Early in his career, pioneer pediatrician and geneticist Jérôme Lejeune wanted to be a surgeon. After missing the test three times for various reasons, he realized it was not meant to be. Even this first detail reveals a person who sees life as a path that opens up over time. Lejeune found his life's work while treating his young patients with Down syndrome. After hearing his daughter Clara Gaymard's account of her father yesterday at the the New York Encounter, one is struck by Lejeune's awareness of his vocation and of a great capacity for affection, with his family, friends and especially his patients. Dr. John Haas, of the Pontifical Academy of Life, also recalled Lejeune's warm encouragement of his own work.
In 1958, at the time of Lejeune's groundbreaking discovery of the extra chromosome causing Down syndrome, which ushered in the new field of cytogenetics, these afflicted children were "hidden" according to Gaymard. They were stigmatized and denied an education. The discovery that a mental disease could have a genetic cause offered new hope. She described how her father helped the parents accept the child as their own and not just a disease, asking first for the little one's name and doing an examination while the child was perched on the mother's knees.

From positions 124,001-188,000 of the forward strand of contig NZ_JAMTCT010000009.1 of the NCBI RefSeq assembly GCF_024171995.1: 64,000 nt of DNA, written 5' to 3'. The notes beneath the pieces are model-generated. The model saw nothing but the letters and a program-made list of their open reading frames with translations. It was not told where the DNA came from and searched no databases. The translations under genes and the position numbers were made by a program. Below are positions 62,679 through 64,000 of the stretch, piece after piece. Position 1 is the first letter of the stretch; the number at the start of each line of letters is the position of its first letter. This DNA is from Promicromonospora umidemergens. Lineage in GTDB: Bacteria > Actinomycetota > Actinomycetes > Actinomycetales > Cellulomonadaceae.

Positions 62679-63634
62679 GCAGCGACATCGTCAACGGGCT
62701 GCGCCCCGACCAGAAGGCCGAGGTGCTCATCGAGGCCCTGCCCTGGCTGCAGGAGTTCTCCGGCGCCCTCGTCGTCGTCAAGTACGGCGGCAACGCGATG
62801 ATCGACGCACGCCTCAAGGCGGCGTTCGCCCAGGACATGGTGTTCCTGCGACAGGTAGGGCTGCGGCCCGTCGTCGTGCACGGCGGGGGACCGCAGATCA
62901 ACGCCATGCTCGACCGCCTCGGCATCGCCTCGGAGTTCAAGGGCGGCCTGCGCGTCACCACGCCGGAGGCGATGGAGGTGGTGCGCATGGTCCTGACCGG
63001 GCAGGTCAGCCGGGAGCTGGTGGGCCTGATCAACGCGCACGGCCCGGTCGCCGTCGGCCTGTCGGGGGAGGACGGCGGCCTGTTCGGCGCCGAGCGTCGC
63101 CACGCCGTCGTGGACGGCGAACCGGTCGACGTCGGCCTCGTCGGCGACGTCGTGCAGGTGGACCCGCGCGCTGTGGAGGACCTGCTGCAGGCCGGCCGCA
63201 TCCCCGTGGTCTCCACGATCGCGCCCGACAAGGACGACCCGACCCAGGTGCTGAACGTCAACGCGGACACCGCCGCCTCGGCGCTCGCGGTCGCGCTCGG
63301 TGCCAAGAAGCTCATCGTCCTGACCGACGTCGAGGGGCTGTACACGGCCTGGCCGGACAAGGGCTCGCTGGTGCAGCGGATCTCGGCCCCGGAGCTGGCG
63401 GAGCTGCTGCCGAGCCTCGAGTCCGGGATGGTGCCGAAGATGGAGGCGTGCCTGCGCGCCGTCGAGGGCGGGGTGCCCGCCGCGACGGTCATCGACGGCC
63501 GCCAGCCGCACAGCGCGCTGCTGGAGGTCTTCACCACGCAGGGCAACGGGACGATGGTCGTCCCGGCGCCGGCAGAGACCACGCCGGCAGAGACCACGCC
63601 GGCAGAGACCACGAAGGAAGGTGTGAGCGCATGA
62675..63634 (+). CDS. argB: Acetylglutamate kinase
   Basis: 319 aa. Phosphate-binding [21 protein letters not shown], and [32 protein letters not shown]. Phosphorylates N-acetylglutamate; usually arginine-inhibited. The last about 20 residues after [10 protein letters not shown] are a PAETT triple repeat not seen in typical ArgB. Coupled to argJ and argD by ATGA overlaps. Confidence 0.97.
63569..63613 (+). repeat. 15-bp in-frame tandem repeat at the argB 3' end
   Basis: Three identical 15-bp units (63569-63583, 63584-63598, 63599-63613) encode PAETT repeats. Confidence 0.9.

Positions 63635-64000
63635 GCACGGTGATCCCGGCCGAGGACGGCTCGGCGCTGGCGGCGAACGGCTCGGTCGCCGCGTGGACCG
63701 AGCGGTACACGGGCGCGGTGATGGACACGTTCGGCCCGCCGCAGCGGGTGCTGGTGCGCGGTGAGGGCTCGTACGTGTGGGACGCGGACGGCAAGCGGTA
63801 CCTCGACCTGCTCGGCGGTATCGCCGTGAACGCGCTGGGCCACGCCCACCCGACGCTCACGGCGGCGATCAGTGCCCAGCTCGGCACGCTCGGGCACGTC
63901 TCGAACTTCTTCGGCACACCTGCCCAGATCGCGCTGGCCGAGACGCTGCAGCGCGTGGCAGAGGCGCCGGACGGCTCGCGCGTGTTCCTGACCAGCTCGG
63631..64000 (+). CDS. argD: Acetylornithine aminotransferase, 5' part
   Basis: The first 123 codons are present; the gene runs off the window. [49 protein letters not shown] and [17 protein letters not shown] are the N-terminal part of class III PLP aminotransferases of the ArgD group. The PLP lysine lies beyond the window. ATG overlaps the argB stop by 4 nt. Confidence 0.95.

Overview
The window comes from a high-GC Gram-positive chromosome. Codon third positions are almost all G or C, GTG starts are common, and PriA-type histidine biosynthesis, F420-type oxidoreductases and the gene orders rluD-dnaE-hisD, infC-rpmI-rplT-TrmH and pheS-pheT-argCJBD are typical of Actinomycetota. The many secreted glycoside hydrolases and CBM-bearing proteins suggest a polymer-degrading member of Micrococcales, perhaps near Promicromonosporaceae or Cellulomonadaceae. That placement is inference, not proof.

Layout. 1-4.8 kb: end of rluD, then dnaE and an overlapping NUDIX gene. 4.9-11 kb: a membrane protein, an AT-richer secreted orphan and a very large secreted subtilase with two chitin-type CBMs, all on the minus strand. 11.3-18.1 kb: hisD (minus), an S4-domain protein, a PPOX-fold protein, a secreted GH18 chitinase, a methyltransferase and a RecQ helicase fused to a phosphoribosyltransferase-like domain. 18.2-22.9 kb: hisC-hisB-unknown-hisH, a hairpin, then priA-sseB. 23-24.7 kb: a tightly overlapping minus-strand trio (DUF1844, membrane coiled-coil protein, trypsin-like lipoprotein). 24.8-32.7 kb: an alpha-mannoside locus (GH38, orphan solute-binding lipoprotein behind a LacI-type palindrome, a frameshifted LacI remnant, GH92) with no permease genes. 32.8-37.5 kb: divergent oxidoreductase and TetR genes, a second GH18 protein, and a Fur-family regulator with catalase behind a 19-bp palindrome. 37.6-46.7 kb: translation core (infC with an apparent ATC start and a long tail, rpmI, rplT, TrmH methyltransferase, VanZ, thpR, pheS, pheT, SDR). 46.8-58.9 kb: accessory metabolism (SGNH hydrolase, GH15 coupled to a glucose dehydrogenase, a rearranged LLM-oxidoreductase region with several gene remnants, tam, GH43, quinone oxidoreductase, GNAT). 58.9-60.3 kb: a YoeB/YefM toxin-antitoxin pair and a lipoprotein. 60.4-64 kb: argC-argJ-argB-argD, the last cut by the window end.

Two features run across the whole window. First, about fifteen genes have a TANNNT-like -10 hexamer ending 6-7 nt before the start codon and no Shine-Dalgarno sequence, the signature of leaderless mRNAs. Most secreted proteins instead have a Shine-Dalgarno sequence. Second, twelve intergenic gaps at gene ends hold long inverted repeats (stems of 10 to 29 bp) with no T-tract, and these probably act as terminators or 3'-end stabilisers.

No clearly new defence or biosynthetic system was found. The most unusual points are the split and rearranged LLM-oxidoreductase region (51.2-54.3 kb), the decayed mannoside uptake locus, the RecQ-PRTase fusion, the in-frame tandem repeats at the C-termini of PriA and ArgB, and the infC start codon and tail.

Some years later, when a campaign for abortion started in France, those particularly targeted were the handicapped. A young patient named Pierre was weeping after hearing this on the TV. After hearing this from his mother, Lejeune resolved to fight for their lives and to find a way to help them recover. Gaymard recalled as a child seeing graffiti in the town calling for the doctor to be killed after his political involvement.
Later, a friend read the news story of a divorce case in Maryville, Tennessee in 1989 involving seven embryos that were to be destroyed. Over the husband's objections, the wife wanted to see these embryos live. In fact, she offered to give them to another mother if she was not allowed to give birth to them herself. Lejeune was so astonished by finding another case like Solomon's, of a mother giving up her rights to see her child live, that he hopped on a plane and testified at the trial, with a successful outcome.
Lejeune insisted that it was science that taught him that life begins exactly at conception, and that human life differs from animal life not because of love or intelligence, but because of the unique "ability to admire". He cautioned that: "Technology is cumulative, wisdom is not." Gaymard recalled that her father used the words from the beginning of the Gospel of John to describe the original design of human life: " In the beginning is the message, and the message is in life, and the message is life. And if the message is a human message, then the life is a human life."